Reacher Drifts Onto Television, Ready To Punch Through Some Mysteries

Fans of the books will enjoy Amazon Prime’s series.


Reacher. Available now on Amazon Prime.

Before we get too deeply into this, full disclosure: I wrote part of Amazon Prime's new series, Reacher.

Well, one line, anyway. Fifteen minutes or so into the pilot, in a flashback in which a bloodied, teenaged Jack Reacher shows up at home, his exasperated mother implores him: "Reacher, Reacher, why does trouble always seem to find you?" (Yeah, she doesn't use his first name, either.) Though I'm not credited in the screenplay, this is a line I have repeatedly uttered—shouted, sometimes—at Reacher over the past 20 years as I read Lee Child's books about him. He drifts into town on a bus and within a few pages, various deplorables are firing sniper rifles, cutting throats, tossing people out of airplanes, and blowing stuff up.

These depredations are not usually directed at him personally, but—like a Japanese rōnin, a medieval knight-errant, or a pale-rider cowboy gunslinger—he inevitably gets involved. When the corpses are stacked high enough, Reacher moves on, usually leaving a tearful local girl behind. He's the Shane of our time

Not everybody will like Reacher. He's an acquired taste, although with 100 million books in print and a billion dollars in sales, clearly it's not a difficult acquisition. What's for sure is that if you like the Reacher books, you'll like the Reacher TV show. The blend that marks the books—of brute force and dry wit, of rootlessness and personal loyalty, of animal savagery and human decency—is present and accounted for. As Reacher tells a cop who accuses him of murder: "I didn't kill anybody. At least not recently. And not in this town."

Prime's Reacher is a reasonably faithful adaptation of 1997's Killing Floor, the first of the novels. The fidelity to the books is apparent from literally the first frame of the show, when Reacher climbs off a bus in the middle-of-nowhere Margrave, Georgia, and you can see he's played by Alan Ritchson (Smallville). Ritchson, unlike Tom Cruise, the star of two Reacher films, is a reasonable facsimile of the 6-foot-5, 250-pound literary version of the character. "I look like an ox," Ritchson, not inaccurately, described himself to a reporter who visited the set.

You'd think even the most lunkhead redneck would think long and hard before tangling with an ox-man, but as his mom observed, that's not the cosmology of Reacher World. He hasn't even finished a piece of diner pie (much less his coffee) when he's arrested for the murder of a stranger, an obvious frame-up since the killing took place hours before he got off the bus. There are absolutely no clues linking Reacher to the killing—in fact, no clues about who the victim even is. There's no identification on the corpse, just a single phone number written on a scrap of paper. Reacher, for his part, is visiting Margrave because he's heard that one of the obscure old blues artists he admires is buried there.

Reacher, who spent two decades as a military cop before retiring, is relatively patient with what he first thinks is a mistake by some boneheaded rural cops, and writer-producer Nick Santora (ScorpionPrison Break) wisely allows some time for his character's anger to unspool before unleashing any fists or bullets: It's 27 minutes into the first episode before a bone gets broken. The second, third, fourth and fifth follow much more quickly.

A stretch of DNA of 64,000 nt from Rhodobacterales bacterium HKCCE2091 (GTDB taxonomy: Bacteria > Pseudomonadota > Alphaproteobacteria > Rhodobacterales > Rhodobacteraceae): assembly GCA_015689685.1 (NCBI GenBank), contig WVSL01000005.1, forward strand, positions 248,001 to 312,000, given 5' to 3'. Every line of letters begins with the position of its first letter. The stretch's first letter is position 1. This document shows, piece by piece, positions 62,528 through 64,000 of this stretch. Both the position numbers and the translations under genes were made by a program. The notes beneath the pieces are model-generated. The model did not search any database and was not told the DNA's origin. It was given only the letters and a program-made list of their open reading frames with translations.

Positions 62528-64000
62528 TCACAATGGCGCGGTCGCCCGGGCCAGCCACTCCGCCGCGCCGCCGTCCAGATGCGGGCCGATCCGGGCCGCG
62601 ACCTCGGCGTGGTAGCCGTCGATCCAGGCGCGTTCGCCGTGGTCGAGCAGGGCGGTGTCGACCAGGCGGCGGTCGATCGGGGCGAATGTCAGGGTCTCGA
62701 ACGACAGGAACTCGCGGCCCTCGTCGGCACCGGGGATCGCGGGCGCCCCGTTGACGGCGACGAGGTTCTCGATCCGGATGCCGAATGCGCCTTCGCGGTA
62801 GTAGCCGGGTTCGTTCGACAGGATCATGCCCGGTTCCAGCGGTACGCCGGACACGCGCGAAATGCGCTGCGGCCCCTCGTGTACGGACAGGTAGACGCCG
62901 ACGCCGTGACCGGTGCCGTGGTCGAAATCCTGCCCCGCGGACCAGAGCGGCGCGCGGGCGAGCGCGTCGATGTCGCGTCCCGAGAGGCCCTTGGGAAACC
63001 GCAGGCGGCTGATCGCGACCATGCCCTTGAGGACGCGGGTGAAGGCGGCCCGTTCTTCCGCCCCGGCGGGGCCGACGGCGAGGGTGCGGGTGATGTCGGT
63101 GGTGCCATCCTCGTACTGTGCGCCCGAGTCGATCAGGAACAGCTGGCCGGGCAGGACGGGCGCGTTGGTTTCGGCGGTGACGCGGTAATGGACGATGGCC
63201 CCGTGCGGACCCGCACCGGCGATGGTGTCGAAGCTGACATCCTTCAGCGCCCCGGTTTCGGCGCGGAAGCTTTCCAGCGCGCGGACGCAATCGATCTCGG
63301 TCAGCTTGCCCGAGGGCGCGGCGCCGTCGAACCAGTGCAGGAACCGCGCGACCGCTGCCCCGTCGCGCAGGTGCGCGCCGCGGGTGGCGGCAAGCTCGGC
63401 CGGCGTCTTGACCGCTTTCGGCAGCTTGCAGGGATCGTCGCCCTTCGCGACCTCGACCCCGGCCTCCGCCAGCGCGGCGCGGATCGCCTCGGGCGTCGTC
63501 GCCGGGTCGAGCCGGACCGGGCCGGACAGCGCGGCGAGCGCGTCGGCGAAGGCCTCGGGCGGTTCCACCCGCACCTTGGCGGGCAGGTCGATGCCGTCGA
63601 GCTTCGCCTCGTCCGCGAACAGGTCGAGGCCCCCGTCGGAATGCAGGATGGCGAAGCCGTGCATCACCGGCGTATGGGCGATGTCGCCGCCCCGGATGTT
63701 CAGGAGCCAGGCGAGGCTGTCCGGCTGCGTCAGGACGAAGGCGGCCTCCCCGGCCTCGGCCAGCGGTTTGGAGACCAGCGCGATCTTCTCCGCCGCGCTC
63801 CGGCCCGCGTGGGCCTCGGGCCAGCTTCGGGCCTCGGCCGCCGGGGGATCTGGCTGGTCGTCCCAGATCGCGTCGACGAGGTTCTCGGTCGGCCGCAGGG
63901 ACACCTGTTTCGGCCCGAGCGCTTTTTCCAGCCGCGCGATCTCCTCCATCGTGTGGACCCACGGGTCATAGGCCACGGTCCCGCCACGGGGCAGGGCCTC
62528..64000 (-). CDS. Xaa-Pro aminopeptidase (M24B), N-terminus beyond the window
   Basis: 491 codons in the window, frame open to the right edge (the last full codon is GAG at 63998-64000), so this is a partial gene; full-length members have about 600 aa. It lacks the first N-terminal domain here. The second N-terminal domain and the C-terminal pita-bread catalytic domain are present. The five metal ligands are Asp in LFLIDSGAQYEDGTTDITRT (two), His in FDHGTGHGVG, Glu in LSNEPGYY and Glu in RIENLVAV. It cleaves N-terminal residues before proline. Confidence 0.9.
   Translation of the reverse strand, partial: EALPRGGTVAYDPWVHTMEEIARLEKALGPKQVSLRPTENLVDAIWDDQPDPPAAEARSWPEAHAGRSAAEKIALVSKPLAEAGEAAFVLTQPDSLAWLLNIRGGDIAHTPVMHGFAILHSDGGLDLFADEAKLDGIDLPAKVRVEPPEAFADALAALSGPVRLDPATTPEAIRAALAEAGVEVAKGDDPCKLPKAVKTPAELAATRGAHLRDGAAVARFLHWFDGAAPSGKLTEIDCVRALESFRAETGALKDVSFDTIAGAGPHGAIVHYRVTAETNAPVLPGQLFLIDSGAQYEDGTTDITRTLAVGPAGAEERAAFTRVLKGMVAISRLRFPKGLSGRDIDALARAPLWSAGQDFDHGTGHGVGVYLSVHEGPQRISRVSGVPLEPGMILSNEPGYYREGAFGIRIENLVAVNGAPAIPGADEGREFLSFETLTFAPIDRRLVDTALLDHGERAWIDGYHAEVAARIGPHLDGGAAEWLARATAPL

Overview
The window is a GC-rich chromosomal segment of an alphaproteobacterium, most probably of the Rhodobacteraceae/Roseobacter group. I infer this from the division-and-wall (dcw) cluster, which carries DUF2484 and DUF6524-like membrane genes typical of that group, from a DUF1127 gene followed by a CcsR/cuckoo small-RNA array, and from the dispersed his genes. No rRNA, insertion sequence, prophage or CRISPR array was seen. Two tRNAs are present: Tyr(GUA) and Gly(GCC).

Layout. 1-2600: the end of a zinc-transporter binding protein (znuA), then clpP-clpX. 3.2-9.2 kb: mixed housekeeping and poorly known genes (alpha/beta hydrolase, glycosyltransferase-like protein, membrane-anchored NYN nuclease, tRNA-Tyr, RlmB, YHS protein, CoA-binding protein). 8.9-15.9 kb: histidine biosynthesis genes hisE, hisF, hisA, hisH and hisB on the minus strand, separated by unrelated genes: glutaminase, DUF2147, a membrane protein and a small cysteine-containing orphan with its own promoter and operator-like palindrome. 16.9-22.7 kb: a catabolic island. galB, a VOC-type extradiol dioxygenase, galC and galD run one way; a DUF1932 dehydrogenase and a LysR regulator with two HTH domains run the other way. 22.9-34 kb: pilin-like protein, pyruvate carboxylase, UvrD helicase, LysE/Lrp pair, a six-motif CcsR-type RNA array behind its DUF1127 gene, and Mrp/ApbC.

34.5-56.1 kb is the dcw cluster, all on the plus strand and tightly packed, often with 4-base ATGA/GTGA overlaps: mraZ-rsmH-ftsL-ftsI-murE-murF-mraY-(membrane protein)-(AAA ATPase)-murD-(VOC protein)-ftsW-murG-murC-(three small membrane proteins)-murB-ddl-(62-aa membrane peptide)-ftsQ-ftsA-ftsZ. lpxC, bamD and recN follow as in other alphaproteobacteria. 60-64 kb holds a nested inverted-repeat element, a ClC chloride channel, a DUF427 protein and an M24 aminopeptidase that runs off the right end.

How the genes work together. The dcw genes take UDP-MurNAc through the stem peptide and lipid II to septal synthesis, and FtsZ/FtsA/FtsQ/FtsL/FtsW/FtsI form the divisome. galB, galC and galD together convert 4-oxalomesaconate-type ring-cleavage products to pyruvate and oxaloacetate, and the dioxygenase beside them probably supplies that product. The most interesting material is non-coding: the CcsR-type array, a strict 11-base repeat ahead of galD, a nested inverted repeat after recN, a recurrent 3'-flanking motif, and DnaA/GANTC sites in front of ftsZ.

Reacher, in fact, works much better as a TV series (it's eight episodes) than as a film. Despite their frequent and extreme violence, the novels are not mindless excursions into Walking Tall-type ass-kickery. They're all intricately plotted, and Reacher's detective talents exceed his skull-crushing skills. Santora has turned Reacher's internal monologues on clue detection and investigative work into terse conversations with cops, which avoids the lonnnng silences that might have resulted from a more literal adaption of the book. (I've long suspected that author Lee Child keeps the sentence "Reacher said nothing" on a save string on his word processor.)

Santora has also carefully preserved many of the quirks that emphasize Reacher's itinerant disaffection from the real world. He's a sort of hobo, randomly crisscrossing America on buses or hitching rides. His only luggage is a fold-up toothbrush stowed in a shirt pocket; he wears his clothes until they're irredeemable, then buys a new set at a thrift store and tosses the old ones. He doesn't carry a cell phone or a credit card, just picks up cash from his military pension wired by Western Union. Most of his family is dead, and he's rarely in touch with the rest.

The script does make one other concession to comprehensibility, revealing why Reacher is so resistant to even the most tepid form of regimentation. "I grew up in the military, worked in the military," he explains to one of the cops. "I was always told where to go and when to be there. I want to see my country on my own terms." That information can be gleaned from the novels, but sparingly; you'd have to read five or six of them to learn what's contained in those three sentences.

Ritchson gives an intriguing turn as Reacher, avoiding what must have been a terrible temptation do a reactionary Clint Eastwood imitation. Ritchson's Reacher is not, as a rule, hostile, just indifferent; lost in a world tightly linked to his past, but largely indecipherable to us. When a cop rejects his story about visiting the grave of an old blues shouter and yells "What the hell are you doing in my town?" Reacher replies with an air of genuine bewilderment; who wouldn't jump on a bus and travel 500 miles to see a tombstone that might not even be there? Well, maybe, Tom Cruise.